But remember people, there is no proof whatsoever that Autism is caused by the vaccinations that prevent so many diseases.  That is simply incorrect.

 
December 15, 2007, 9:13 am CST

12/19 Parents’ Ultimate Test: Dealing with Autism

I work with children who have Autism Spectrum Disorder. I'm really hoping that Dr.Phil isnt going to make it look like all kids who have Autism are violent. Each child is totally different. Some may have harder challenges and some may act like any other kid in school. I have worked with kids who are violent, as well as kids who have no violent tendencies at all.

 

The number of cases of children who have Autism is rising. We need more supports and more education to help these kids become the best they can. I work in Canada for a gov't based organization. We spend our whole year looking for donations to give these kids a better way of life.(summer camps, horse back riding, and all the therapies these kids need). Its sad when you know theres a child who desperatley needs the help and the therapy, but cannot afford or cannot get the funding.

 

Next time you see a child and hes spinning or screaming loud and it seems like hes too old for that behaviour...say a little prayer for these kids...They need all the love and support we can give them.

 
December 15, 2007, 9:17 am CST

Daughter with Autism

My 9-year old daughter has autism.  She is sometimes aggressive because of her frustration levels at our inability to understand what she is trying to communicate.  Sometimes she doesn't want to stop doing something others want her to stop doing and she thinks her wishes are being ignored when we don't listen to her wishes.  Sometimes she hits her little sister (pretty typical in older siblings) when she thinks she's not getting enough attention.  This wouldn't be so much of a problem, except that her little sister is extremely developmentally delayed, is in a wheelchair, and is medically fragile.  Most of the time, she is a funny, smart, and even affectionate girl -- with some very quirky behaviors.

 

Autism is a big enough problem without adding violence to the mix.  Too many children in this world are violent without autism.  Autism could make a tendancy for violence worse, however, because of the lack of inner restraint and inability to empathize many people with autism seem to have.  If Luc is threatening his mother with violence, the autism may not be helping, but it is NOT the main problem.  Vaccinations may trigger autism in some kids, but they are NOT the cause.  Like other parents with children with disabilities, I'd like to know why, but with my children, and many other childen, there is no "why" there are only the facts of their disabilities.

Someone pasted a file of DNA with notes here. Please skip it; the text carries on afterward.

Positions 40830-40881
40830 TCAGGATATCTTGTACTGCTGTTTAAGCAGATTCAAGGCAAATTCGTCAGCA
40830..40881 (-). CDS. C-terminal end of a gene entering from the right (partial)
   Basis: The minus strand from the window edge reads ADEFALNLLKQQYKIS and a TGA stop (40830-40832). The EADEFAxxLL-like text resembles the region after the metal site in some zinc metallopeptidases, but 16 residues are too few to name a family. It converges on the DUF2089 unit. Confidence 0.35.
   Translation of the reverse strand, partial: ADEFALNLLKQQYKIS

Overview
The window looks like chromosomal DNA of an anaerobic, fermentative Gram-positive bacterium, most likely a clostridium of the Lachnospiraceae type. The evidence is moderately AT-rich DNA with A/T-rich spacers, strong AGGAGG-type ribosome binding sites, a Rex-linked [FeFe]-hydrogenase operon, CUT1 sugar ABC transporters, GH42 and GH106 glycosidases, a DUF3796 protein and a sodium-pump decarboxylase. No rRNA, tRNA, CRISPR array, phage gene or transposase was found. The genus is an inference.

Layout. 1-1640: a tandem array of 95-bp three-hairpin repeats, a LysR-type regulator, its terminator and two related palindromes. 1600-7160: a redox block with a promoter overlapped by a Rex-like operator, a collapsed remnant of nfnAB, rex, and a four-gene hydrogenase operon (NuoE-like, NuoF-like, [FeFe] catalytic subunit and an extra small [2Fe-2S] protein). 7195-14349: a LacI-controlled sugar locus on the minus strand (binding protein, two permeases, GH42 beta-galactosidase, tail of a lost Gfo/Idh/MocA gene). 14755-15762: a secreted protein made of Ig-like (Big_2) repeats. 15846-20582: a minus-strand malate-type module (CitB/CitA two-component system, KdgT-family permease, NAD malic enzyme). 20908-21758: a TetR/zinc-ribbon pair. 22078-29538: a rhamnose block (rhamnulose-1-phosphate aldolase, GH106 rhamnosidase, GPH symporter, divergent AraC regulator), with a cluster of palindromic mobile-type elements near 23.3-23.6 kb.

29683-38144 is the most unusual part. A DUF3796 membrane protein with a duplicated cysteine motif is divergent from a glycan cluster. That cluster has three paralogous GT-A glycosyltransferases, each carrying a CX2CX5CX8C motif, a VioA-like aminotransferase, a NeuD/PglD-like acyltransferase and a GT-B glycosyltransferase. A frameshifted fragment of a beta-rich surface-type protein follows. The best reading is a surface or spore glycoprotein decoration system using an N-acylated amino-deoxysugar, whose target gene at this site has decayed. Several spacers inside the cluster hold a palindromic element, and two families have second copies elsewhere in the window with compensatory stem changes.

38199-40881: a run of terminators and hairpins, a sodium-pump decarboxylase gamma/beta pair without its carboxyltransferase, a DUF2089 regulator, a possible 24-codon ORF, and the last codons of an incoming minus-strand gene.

Many people have told me that they don't know how I do it, having two children with completely different disabilities.  I do it like every other parent does it:  with love, intention, a willingness to fight for my children's future, and a combination of diplomacy and insistence when dealing with their school district and doctors.

 

The life that my husband and I have is not the one we planned.  The lives our children will have are not the ones we dreamed for them before they were born.  But, to paraphrase Joseph Campbell, sometimes you have to give up the life you have planned and the dreams that you have in order to find the life and dreams that God has waiting for you.

 
December 15, 2007, 10:43 am CST

Doctor Phil Show

Autism Dealing Doctor Parents Phil Test Ultimate. What was that all about? I Do not understand that one.-

I just know that Christmas Day is getting closer by the minute. See you on Wednesday December 19th-----

2007. Sincerley Your. Russell Vlaanderen.---------------------------------------------------------------------------------------